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Teachers get grants for innovative teaching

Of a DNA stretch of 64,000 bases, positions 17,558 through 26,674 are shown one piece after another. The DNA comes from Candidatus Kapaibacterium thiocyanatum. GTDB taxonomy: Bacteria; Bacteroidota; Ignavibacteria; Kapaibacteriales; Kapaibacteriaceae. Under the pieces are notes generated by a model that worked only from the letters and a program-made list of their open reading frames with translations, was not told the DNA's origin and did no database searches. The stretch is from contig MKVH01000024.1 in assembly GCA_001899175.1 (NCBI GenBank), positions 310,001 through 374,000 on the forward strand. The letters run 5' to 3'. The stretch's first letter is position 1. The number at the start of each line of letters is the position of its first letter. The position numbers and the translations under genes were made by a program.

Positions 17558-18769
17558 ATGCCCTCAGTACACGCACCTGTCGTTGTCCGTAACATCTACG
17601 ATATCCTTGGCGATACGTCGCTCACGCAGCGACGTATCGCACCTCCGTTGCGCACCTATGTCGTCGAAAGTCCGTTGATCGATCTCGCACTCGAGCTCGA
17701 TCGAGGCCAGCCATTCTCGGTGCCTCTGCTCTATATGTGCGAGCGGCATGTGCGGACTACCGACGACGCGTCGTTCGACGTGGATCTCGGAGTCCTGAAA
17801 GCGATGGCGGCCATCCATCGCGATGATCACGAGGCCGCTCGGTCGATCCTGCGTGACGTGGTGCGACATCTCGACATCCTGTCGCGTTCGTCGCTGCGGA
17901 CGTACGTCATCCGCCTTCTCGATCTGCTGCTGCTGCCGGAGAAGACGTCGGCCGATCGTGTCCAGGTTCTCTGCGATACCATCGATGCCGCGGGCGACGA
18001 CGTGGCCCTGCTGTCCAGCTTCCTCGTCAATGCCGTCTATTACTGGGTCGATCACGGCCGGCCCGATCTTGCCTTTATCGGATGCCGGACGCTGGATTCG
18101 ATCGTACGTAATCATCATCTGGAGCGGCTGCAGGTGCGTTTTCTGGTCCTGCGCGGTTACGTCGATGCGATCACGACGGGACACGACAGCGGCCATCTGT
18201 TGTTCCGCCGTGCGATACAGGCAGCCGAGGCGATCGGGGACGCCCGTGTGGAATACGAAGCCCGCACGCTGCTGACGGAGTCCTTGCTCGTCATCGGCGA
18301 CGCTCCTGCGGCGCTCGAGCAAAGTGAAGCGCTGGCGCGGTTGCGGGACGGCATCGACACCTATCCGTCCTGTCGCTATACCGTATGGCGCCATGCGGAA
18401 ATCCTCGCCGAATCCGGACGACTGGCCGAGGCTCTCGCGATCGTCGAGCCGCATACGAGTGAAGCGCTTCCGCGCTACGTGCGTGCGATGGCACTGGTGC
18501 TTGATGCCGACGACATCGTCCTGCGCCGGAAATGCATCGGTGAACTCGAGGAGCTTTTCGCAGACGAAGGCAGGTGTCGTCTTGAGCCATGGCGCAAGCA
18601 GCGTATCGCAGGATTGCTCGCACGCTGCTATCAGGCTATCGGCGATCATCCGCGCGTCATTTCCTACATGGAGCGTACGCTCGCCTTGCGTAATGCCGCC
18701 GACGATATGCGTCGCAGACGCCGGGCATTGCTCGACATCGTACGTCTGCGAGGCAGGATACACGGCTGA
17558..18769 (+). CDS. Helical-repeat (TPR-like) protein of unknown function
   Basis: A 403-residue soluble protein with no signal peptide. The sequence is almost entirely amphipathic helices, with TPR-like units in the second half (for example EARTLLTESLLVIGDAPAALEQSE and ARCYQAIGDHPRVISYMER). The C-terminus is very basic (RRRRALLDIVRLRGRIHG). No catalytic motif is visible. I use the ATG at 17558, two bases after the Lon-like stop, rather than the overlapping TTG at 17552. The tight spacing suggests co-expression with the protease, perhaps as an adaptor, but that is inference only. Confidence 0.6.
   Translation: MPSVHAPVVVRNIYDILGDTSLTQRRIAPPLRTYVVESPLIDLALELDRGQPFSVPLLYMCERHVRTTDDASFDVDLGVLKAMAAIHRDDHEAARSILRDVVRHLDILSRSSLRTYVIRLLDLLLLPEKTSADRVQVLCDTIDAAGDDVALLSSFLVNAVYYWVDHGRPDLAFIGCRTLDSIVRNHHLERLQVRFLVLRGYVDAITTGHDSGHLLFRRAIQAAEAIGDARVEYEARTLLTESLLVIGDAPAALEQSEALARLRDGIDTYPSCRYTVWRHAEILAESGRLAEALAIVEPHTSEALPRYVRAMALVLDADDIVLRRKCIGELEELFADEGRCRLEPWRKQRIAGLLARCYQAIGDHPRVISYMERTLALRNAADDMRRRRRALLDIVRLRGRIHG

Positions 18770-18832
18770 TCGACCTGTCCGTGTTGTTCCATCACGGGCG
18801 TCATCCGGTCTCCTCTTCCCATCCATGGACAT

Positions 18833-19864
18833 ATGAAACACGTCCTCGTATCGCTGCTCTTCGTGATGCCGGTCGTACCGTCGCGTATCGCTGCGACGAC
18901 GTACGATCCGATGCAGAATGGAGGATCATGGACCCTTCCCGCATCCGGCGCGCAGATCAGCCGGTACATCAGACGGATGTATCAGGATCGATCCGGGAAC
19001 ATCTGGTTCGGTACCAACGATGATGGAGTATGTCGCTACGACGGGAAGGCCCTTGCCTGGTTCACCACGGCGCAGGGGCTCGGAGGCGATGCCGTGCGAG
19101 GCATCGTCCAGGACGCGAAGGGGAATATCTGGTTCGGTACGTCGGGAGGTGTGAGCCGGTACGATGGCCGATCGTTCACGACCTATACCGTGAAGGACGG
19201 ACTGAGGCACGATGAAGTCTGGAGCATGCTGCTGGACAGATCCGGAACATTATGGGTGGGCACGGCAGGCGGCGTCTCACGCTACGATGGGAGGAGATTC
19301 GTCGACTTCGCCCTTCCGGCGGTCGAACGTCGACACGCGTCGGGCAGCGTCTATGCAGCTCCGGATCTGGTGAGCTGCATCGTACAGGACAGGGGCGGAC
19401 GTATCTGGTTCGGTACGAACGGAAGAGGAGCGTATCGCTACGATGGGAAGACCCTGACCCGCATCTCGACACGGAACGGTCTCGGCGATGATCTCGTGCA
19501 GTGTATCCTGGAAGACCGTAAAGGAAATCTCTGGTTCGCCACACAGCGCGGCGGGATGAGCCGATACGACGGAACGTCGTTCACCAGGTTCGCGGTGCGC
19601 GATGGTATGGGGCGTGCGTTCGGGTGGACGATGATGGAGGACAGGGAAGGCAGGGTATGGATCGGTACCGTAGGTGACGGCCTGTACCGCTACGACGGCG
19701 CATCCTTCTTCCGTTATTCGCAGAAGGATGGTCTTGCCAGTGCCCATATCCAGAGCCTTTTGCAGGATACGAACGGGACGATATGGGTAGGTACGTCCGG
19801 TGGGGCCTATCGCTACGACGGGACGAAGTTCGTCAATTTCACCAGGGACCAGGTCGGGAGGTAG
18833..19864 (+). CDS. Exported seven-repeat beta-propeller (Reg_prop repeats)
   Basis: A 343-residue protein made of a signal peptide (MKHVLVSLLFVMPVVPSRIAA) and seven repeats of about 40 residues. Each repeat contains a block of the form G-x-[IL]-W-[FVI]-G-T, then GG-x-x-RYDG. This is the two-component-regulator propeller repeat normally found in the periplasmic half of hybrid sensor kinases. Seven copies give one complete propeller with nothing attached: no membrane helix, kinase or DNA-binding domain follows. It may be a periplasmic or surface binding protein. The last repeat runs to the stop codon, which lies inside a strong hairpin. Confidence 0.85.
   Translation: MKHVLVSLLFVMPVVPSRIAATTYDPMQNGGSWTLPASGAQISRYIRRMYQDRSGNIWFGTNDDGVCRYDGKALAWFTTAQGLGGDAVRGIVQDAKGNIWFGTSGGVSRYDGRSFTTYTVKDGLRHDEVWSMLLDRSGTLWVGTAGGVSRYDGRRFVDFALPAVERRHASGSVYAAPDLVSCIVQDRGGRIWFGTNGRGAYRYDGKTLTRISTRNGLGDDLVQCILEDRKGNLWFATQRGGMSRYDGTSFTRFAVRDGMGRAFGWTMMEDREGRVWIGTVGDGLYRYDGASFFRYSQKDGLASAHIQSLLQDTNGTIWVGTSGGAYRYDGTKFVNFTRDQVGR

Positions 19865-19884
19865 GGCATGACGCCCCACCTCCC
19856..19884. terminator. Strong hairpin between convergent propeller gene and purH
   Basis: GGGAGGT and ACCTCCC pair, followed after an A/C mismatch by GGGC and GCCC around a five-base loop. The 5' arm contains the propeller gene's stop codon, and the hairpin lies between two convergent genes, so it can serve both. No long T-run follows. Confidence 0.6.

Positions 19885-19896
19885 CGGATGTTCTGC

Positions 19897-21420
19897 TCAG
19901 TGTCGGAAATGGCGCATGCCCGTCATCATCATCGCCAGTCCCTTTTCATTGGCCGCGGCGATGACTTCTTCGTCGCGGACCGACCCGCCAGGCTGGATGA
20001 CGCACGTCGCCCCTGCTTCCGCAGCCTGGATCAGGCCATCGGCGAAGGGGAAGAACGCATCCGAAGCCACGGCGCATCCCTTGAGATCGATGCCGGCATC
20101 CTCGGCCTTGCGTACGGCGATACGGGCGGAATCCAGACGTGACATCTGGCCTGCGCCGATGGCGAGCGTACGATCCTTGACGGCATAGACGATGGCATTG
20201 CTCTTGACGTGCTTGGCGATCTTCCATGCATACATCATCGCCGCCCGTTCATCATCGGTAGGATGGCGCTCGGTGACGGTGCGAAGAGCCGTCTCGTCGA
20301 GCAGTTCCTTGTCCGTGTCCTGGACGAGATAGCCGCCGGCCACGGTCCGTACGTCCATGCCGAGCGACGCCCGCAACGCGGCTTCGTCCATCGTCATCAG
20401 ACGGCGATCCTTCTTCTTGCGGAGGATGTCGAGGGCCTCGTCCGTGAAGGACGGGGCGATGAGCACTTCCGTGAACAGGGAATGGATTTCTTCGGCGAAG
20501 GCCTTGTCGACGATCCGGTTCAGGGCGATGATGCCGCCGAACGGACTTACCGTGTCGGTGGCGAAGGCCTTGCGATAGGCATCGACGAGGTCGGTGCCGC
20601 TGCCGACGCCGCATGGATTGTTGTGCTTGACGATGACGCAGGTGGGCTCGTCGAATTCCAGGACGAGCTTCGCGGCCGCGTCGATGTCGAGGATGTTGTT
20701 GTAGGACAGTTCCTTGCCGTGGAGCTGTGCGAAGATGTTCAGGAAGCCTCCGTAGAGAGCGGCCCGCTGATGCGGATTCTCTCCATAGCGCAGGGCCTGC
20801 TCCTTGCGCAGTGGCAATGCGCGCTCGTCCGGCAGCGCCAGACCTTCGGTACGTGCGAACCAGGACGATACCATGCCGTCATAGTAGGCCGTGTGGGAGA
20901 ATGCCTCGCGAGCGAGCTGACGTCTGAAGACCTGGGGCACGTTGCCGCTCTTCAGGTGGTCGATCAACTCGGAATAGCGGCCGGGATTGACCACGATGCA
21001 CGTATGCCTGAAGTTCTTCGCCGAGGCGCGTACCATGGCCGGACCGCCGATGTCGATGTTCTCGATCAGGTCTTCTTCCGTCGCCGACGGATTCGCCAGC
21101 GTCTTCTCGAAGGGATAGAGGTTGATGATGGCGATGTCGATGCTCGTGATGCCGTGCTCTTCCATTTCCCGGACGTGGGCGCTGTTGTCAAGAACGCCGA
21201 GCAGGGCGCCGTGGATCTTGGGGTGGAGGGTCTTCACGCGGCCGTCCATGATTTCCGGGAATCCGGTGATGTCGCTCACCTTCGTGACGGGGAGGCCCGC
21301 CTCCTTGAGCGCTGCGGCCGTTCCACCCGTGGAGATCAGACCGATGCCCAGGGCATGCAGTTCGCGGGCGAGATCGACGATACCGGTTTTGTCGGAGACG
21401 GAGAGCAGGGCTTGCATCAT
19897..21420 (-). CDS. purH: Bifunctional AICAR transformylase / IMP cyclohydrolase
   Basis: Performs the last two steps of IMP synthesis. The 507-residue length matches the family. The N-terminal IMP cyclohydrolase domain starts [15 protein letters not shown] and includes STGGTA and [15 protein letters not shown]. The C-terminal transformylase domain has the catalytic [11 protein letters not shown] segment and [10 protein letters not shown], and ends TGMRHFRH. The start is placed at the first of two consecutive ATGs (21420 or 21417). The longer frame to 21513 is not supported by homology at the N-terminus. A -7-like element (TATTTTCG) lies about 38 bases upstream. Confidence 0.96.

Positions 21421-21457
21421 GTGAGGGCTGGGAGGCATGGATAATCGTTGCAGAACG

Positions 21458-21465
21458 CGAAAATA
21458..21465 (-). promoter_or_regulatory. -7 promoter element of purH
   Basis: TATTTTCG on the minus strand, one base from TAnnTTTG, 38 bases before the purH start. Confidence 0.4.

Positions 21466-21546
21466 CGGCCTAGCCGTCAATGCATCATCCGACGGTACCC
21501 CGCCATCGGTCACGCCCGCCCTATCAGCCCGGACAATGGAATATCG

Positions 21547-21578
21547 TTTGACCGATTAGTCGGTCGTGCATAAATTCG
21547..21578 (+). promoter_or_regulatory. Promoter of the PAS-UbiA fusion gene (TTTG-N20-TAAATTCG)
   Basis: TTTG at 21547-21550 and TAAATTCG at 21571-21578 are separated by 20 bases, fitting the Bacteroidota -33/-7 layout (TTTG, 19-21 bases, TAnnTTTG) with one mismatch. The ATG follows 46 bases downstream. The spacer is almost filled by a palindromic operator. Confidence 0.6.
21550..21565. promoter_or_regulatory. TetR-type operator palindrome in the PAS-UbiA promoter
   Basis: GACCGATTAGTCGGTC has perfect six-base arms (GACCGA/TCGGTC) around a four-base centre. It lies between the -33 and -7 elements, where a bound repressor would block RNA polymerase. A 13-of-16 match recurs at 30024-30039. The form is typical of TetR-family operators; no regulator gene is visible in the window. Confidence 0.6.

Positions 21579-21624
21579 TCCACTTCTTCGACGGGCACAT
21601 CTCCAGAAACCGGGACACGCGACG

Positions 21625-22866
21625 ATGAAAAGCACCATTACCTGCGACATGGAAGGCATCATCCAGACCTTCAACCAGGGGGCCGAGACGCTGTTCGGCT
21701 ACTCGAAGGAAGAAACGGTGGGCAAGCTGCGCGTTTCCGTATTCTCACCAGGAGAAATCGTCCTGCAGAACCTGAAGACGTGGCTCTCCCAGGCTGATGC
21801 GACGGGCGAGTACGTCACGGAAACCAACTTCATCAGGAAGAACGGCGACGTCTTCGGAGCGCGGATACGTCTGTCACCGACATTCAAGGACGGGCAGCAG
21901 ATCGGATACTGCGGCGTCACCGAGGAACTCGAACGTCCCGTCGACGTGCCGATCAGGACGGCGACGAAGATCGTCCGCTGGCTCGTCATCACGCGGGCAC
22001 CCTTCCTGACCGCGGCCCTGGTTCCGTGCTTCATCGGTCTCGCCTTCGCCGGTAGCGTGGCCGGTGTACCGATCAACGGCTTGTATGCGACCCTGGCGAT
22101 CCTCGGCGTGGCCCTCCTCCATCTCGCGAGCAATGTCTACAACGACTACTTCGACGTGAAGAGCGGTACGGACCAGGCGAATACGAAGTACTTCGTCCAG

"Bayview High School teacher Don Zisette receives news from South Whidbey Schools Foundation president Dave Haworth about his grant award of $450 for a carpentry course. Students and teachers may have thought the Publisher's Clearing House Prize Patrol had arrived when men in tuxedos and white tennis shoes -- and carrying balloons -- descended on South Whidbey School campuses earlier this month.But the buzz of excitement created when South Whidbey Schools Foundation president Dave Haworth and vice president Ed Van Patten appeared at the schools became a matter for applause as the foundation representatives presented checks to teachers for innovative projects in their classrooms.Twelve grants totaling more than $4,000 were approved for funding by the School Foundation in the annual disbursement. The Theme Learning Technology project at the Intermediate school, led by teacher Joyce Hewitson, will purchase books which guide students through Internet theme studies. A grant awarded to Susan Morris at the Primary School will be used to buy garden materials, tables and an apple tree for her project Garden and Outdoor Learning for Kindergarten. Secondary projects funded include phase one implementation of the community radio station at Bayview High School and an arts-based approach to digital imaging which will expand photo studies to digital/color at South Whidbey High School. A number of the grants cover projects at several schools, such as Spanish for Elementary Schools, through which high school students will teach the language to primary and intermediate grade students; foundation funds will pay for the purchase of language books and teaching materials. The Music is Art/Art Docent Program at the South Whidbey Primary and Intermediate schools is a program to supplement the existing art docent program; the grant will be used to buy music of the era in which the artists who are studied lived.The atmosphere of the grant presentations was like a carnival, Haworth said. Teachers receiving grants had not been notified of their approval, so when we arrived carrying balloons and checks, it was great to see the excitement about education and the community partnership we have in our schools.The foundation's criteria for funding grant applications give priority to projects which are repeatable, innovative and serve the greatest number of students, Haworth said. We are proud to support a variety of educational projects which otherwise would not exist.Because all grant applications were carefully evaluated, Haworth added, with strengths and weaknesses noted, unfunded grants were returned with suggestions for improvement, which should help refine the grantwriting skills of district staff.Schools superintendent Martin Laster called the South Whidbey Schools Foundation a terrific collaborative effort supporting research and innovation in the schools. I am personally and professionally thankful for this support, Laster aid. The nonprofit foundation was formed in 1995 by a group of South Whidbey residents who felt that an additional source of funding was necessary to encourage staff and students to extend the reach for excellence beyond the usual classroom experience, said foundation member Nancy Ruff. The foundation receives tax-exempt donations from individuals and firms for use in programs to enrich the offerings of the South Whidbey School District. Over $15,200 has been awarded since the fall of 1996 for innovative teaching programs, Ruff said.Businesses, corporations and individuals are invited to contribute to the Foundation Endowment Fund. All donations are tax-deductible. Further information is available by contacting the foundation at P.O. Box 27, Clinton WA 98236 or by visiting the SWSF website at http://www.whidbey.com/club/schools.South Whidbey Schools Foundation 2000 grantsSouth Whidbey Intermediate School*Reading Extraordinaire (472 students): Adding more books to existing Accelerated Reading Program - Patti Sargent, $350 *Garden-Based Science Program (472 students): Garden tools and fencing to supplement science program partnership with AmeriCorps - Rene Neff and Jackie Gelston, $500 *Making a Difference with Die Cuts (472 students): Support various class projects - Kathy Callahan, $375 *All the Right Type (472 students): Update existing typing software - John LaVassar, $297.50 *Dance Supplies (472 students): Purchase drum, scarves, video, books - Kimmer Morris, $483.70 *Theme Unit Technology (472 students): Purchase books which guide students through Internet theme studies - Joyce Hewitson, $150Primary/Intermediate*Music is Art/Art Docent Program (853 students): Supplement existing art docent program by purchasing music of the era of artist studied - Ann McDonald, $150*Spanish for the Elementary Schools (600 students): Purchase of language books and teaching materials for high school students to teach grade school students - Jenny Gochanour, $125Primary School*Garden and Outdoor Learning for Kindergarten (120 students): Purchase garden materials, tables, and an apple tree - Susan Morris, $200.Bayview and South Whidbey High Schools*Community Radio Station (787 students): Funding toward phase one of implementation; achieve Internet - Scott Mauk, Steve Clark, $500.Bayview High School*Carpentry Course (71 students): Purchase tools - Don Zisette, $450.South Whidbey High School*Arts Based Approach to Digital Imaging (150 students): Purchase color printer/scanner/copier to expand photo studies to digital/color - Don Wodjenski, $500.Arts related total: $2,458.75Non-Arts related total: $1,622.50Total funds granted: $4,081.25 "

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